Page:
“The Roads of Oregon” – a New Addition to the Oregon Film Website

by Bob Schmaling, Senior Project Manager

I was very happy to get an opportunity to work with Nathan to put together a website about Oregon roads.  With a landscape that includes deserts, mountains, forests, prairies and an ocean, there’s ample opportunity for engaging vistas.  Oregon roads have played roles in feature films, TV series, documentaries, travelogues, but most often car commercials.

In an earlier life as a key grip the car commercials were always my favorite jobs, I loved the rigging.  How I fondly remember the Super Grips (Is that a mark on the hood?), hostess trays, ratchet straps, uni-body pinch clamps, speed rail, gutter hooks, hood mounts, all the lead on the floor in the back seat, stop me please.  I still have that little custom Shotmaker wrench hanging in my office.

Oregon has traditionally drawn car commercials not only because of its interesting roads and varied landscape; each state has some of these, but also because of how quickly one can transition between those landscapes.

You can go from

this… to this… to this…
in less than 90 minutes.

Or, if you like, you can go from

this… to this…  in less than 60 minutes.

Being able to give the client a completely different look without making a half day company move has always been a real asset.

While Nathan wrote the code which created an attractive and very functional site and populated it with our photos, I poured through our database for pictures that would capture some of that varied landscape and the roads that ran through them.  While there may be as many ways to categorize that varied landscape as there are people willing to try, I chose the following nine:

desert, coastal, curvy, forest, un-paved, straight, mountain, rolling hills and cities/towns.  Nathan and I decided to include 24 images in each one of those categories.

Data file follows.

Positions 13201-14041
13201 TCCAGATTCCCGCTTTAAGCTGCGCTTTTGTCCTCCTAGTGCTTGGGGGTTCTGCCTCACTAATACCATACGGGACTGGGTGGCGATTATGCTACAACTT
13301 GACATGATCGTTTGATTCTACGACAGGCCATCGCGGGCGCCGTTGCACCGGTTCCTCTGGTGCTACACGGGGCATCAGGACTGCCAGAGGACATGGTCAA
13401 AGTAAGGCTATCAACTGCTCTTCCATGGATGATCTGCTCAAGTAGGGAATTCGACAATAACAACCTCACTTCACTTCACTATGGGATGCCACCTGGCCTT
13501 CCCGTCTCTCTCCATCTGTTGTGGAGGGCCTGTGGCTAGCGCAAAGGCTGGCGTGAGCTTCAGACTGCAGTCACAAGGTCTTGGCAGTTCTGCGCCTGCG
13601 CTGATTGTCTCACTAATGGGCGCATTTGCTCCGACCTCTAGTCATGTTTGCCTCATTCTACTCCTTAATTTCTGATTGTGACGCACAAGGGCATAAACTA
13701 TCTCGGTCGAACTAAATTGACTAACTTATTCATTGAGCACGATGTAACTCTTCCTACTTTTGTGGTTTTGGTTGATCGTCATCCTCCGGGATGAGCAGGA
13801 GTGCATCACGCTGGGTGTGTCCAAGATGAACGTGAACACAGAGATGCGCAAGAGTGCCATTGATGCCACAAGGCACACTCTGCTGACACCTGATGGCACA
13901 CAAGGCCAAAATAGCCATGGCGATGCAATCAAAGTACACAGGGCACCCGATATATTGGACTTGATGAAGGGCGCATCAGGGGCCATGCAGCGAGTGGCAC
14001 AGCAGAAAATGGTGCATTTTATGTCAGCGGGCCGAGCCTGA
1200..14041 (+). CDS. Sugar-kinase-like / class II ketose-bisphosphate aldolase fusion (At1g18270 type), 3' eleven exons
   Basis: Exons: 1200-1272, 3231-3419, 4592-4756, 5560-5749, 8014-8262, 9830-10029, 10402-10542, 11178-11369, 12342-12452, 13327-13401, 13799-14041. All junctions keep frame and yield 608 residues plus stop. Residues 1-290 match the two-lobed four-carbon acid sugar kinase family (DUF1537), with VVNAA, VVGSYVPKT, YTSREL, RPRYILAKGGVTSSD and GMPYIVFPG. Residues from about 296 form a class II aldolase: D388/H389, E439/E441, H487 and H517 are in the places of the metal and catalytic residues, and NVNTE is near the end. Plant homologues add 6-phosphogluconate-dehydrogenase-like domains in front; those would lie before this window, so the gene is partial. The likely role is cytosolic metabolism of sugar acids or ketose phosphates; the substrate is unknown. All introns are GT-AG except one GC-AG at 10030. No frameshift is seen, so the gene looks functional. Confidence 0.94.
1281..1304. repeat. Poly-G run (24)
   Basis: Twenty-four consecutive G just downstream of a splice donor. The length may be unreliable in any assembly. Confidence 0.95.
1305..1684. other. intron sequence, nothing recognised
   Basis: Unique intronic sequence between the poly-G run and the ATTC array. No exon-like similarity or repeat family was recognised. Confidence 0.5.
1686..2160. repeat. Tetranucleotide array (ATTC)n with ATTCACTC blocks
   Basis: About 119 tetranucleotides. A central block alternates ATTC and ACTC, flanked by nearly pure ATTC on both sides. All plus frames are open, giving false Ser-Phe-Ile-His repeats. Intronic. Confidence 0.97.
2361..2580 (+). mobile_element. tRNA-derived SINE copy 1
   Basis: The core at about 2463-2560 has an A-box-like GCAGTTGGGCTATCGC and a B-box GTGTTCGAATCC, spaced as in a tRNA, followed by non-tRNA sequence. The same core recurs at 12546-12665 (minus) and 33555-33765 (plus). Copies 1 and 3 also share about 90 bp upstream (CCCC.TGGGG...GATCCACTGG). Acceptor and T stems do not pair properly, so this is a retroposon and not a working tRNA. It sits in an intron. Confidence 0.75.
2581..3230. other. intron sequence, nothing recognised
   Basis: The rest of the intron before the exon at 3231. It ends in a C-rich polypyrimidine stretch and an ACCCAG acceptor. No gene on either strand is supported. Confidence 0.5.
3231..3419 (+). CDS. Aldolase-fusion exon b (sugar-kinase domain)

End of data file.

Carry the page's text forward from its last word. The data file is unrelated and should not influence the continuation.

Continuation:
While our Reel-Scout database holds well over 60,000 digital photos, finding the right ones proved more of a challenge than I thought it would be.  All those photos came from a variety of sources, location scouts, private land owners, vacation photos from Aunt Lila, as well those taken by Film Office staff over the years.  Many of the most desirable locations were populated with photos that were taken at a time before stitching software was as ubiquitous as it is now.  The photos were taped together, often with differences in exposure frame to frame that modern stitching software could mitigate.   Many photos were taken with “Point & Shoot” cameras with fixed focus that do not provide quality images.  While superior photos would be nice, these issues do not really affect our normal use of the database.  We use the database to show a client that what they are looking for CAN be found in Oregon with the hope that they will then hire an Oregon based scout to find THE location.

As a result of these issues you will find some of the categories are not completely filled with the requisite 24 images.  For the purpose of this particular website we chose to be more concerned with quality than numbers.  This project will be an ongoing one with the future inclusion of additional photos and functionality.  To help us improve the site we hope that location scouts and photographers will share their more iconic photos.  As in the past, if we use your photo it will contain credit and contact information.

For a look at the “The Roads of Oregon” project go to http://www.oregonfilm.org/locations/roads/

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2 thoughts on ““The Roads of Oregon” – a New Addition to the Oregon Film Website

  1. Hi Bob and Nathan,
    Great idea and great execution. I would be happy to assist you with any images I have.
    Please let me know how to submit them to you and in what size and format. Thanks,

    • Thanks, Frank!
      You (and anyone else interested in contributing photos) can just email any images (along with location info.) to [email protected]. Jpeg is probably the easiest format (although we can convert if necessary) and larger size is better. We can always re-size smaller if needed, but not the other way around.
      Thanks again. We are looking forward to phase two of “The Roads of Oregon” site.

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